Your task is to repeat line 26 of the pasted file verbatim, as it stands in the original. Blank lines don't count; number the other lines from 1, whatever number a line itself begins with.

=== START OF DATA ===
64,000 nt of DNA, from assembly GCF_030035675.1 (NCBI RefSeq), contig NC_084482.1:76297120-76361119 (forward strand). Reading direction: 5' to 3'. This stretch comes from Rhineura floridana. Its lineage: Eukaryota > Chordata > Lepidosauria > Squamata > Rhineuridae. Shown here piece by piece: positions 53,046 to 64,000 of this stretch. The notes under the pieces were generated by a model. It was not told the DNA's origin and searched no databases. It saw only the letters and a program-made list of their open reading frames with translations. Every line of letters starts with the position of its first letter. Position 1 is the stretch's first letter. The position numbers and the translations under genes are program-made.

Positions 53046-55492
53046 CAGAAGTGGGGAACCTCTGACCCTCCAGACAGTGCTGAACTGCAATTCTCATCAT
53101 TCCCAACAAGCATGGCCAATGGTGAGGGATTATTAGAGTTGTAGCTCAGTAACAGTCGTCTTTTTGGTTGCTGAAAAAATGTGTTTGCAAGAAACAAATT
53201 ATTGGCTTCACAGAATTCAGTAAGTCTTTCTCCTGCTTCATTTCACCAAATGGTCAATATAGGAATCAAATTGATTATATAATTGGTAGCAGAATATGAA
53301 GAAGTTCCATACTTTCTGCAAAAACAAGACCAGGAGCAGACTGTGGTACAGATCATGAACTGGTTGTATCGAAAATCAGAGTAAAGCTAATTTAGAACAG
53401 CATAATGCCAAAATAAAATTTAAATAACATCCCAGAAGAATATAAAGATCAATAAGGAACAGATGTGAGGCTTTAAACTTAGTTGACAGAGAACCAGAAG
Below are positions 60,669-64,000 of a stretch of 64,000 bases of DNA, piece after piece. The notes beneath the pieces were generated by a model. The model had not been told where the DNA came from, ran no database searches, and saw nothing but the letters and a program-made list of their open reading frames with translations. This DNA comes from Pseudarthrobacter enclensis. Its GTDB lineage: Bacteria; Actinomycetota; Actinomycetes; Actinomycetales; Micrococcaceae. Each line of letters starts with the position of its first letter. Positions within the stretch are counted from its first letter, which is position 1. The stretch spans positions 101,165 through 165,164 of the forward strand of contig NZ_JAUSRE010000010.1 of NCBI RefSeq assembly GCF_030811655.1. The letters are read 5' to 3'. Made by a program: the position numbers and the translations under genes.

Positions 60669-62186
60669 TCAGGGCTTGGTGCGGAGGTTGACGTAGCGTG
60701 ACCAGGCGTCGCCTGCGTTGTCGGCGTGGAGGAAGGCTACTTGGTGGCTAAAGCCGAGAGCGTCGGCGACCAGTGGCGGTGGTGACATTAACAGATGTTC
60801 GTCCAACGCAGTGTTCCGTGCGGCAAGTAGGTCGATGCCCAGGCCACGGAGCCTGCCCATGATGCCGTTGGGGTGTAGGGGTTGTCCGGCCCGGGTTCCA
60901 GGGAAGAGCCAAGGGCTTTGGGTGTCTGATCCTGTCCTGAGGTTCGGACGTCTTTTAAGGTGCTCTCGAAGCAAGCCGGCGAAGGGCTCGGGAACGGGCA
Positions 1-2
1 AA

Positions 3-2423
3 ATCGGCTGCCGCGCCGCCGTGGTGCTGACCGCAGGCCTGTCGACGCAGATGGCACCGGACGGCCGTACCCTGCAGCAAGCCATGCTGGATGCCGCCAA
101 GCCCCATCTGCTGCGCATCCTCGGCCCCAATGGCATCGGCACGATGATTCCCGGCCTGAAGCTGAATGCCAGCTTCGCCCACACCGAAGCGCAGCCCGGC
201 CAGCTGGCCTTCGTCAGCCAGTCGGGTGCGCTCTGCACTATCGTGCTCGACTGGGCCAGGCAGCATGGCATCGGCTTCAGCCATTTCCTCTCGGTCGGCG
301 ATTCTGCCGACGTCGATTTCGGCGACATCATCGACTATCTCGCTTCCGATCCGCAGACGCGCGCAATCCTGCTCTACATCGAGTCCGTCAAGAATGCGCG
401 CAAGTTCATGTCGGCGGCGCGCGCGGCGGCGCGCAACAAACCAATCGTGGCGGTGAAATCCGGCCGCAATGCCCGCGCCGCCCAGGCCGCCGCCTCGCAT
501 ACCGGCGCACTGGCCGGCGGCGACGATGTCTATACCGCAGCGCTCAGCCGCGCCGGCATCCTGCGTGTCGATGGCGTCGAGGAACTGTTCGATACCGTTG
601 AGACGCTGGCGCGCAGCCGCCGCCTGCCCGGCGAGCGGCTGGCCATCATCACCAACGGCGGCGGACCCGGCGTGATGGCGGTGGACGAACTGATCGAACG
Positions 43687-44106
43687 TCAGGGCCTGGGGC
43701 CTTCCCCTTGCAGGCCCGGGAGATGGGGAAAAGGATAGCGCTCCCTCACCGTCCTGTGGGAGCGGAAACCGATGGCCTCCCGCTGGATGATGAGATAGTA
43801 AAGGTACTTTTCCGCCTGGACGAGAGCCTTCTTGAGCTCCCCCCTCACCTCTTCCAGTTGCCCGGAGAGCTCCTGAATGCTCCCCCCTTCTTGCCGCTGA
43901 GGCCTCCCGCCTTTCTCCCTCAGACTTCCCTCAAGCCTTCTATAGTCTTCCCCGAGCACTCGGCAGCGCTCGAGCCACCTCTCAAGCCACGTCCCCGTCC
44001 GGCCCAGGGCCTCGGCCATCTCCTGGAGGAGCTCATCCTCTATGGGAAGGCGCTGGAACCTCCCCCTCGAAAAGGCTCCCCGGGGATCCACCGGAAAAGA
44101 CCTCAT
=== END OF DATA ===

43701 CTTCCCCTTGCAGGCCCGGGAGATGGGGAAAAGGATAGCGCTCCCTCACCGTCCTGTGGGAGCGGAAACCGATGGCCTCCCGCTGGATGATGAGATAGTA